After the Ink Dries: Book Review

After the Ink Dries by Cassie Gustafson is a young adult novel that released in July this year. Sixteen-year-old Erica Walker is a webcomic artist who wants to fit in at her affluent new high school. After a party, Erica wakes up half-clothed, and discovers words and names drawn in Sharpie in intimate places on her body—names belonging to Thomas’s lacrosse friends and his own. Told in alternating viewpoints, Erica seeks to uncover what happened while battling to keep evidence of her humiliation from leaking out, as Thomas grapples with his actions and who he thought he was. Woven throughout, illustrated graphic novel interstitials depict Erica’s alter ego superhero, Erica Strange, whose courage just might help Erica come through to the other side.

First of all, I’ve never read anything like this. The story alternates between the survivor’s pov and one of the perpetrator’s perspective – something I’ve never read before. This was a really unique idea that was executed really well.

This is not an easy read, but it’s one I encourage people to pick up (do check trigger warnings). This tackles assault in every aspect – the trauma, the guilt, the frustration. Reading about Erica was heartbreaking and angering. There were several points where I cried. Even a time, where I was so frustrated, I thought I was going to chuck my phone across my room.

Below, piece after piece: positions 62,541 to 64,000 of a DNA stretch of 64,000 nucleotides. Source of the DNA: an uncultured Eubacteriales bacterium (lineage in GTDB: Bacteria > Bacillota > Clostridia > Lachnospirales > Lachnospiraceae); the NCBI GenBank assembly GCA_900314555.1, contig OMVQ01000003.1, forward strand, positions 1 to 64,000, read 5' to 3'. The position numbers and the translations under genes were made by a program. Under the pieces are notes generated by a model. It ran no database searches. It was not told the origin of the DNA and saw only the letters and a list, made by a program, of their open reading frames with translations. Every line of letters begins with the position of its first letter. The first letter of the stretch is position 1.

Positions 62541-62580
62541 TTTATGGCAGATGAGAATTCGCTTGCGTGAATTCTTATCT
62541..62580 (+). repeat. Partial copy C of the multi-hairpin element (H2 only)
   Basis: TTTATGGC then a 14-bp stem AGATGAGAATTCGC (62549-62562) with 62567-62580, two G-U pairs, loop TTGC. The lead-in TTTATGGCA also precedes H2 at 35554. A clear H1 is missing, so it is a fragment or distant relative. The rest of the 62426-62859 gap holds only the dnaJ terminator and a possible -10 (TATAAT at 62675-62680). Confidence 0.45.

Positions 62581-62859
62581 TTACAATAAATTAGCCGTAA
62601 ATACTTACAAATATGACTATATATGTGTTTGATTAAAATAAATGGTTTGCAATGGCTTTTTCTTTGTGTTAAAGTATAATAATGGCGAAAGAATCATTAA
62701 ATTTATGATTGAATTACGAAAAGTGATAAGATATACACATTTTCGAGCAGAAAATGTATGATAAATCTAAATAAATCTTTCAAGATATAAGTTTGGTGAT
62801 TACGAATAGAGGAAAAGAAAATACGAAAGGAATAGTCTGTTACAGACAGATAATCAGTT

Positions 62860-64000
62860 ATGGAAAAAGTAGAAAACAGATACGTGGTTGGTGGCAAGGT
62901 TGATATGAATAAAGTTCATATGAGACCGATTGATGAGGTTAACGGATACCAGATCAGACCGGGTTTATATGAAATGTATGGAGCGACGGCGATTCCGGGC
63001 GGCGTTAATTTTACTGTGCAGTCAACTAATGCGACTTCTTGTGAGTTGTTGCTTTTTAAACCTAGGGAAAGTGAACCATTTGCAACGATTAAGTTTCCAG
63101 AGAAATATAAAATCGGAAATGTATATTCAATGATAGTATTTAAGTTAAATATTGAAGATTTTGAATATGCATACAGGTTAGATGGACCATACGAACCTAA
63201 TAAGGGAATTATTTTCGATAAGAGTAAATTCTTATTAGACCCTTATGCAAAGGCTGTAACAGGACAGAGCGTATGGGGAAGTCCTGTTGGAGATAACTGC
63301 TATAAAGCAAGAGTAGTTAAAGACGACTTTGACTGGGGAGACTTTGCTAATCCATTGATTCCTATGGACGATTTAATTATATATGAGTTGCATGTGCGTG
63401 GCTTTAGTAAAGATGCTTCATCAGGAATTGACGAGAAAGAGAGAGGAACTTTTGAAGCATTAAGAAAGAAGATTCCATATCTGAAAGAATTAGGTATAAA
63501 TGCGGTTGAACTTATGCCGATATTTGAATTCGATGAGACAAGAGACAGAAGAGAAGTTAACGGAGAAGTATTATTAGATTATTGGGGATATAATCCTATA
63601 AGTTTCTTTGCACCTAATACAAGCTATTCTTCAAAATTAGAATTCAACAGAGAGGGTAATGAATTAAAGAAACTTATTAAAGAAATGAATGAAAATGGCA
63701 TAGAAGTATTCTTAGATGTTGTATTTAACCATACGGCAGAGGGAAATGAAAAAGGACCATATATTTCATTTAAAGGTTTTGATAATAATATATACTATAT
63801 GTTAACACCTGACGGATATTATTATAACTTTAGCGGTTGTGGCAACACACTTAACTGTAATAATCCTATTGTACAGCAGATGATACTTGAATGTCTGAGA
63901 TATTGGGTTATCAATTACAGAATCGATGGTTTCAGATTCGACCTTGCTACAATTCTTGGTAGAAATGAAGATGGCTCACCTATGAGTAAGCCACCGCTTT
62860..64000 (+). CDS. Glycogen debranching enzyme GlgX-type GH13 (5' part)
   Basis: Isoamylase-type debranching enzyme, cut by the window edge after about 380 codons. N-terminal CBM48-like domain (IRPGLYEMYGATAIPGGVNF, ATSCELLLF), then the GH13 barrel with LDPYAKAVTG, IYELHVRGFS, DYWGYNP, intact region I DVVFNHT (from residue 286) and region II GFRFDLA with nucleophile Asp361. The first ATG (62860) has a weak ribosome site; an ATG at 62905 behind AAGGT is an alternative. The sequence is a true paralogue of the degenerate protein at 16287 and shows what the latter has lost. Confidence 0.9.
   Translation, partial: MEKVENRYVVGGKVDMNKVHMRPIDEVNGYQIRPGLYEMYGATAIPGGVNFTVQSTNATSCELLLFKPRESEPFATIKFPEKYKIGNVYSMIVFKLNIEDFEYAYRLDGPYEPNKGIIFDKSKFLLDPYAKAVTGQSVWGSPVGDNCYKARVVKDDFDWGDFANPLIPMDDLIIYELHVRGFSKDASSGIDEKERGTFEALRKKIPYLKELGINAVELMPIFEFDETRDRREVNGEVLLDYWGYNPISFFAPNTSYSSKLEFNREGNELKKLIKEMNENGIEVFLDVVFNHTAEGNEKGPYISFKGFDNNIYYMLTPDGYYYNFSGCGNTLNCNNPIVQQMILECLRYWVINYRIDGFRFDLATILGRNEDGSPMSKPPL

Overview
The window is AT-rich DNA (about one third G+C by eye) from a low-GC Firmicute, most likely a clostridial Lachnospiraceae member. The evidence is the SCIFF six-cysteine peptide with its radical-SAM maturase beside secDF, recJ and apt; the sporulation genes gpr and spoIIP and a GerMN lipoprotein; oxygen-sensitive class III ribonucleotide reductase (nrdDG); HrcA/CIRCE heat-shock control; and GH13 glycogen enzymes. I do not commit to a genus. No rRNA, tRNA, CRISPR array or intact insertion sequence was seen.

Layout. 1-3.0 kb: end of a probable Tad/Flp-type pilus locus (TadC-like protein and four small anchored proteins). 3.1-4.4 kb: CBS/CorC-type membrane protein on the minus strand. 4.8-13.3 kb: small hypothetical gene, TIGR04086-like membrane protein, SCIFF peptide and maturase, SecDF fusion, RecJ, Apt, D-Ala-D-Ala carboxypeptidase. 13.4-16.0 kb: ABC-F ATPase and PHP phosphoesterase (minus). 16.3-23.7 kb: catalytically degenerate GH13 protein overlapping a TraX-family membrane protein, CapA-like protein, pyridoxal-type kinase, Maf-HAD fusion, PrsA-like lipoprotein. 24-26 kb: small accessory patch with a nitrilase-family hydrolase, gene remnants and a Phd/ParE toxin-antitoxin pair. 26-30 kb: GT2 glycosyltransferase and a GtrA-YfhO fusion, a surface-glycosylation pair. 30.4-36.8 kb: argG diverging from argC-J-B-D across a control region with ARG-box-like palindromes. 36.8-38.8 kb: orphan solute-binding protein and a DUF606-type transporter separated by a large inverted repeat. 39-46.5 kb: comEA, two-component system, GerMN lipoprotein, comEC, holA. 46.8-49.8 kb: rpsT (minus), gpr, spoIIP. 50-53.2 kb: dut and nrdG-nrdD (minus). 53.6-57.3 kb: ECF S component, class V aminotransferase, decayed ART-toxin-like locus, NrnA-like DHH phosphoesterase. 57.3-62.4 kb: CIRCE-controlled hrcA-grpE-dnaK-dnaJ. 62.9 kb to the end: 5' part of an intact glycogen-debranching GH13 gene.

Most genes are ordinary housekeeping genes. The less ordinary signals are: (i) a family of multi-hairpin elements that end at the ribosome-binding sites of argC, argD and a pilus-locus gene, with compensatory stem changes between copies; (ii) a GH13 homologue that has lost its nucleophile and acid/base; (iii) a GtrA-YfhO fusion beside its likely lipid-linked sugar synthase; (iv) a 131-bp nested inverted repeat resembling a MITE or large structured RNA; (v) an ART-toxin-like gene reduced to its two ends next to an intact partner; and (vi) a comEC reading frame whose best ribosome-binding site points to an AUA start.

Watching this unfold from Thomas’ perspective and seeing how the families of the perpetrators reacted, was interesting to the say the least. By no means was Thomas a character I liked or had sympathy for. But it was a really important perspective.

It reminded me how horrible high school could be for some and just how cruel teenagers could be.

The illustrations woven in through the story added another unique touch. They were so beautifully done by Emma Vieceli. They added another dimension to the book and were just as relevant as the writing.

I was really happy with the direction this book went in. The only thing that would’ve made it more satisfying would be a bit more closure – but I suspect that may have been the intention.

This is one that I highly recommend and will not stop talking about for a long time.

Rating: 4.5 out of 5.

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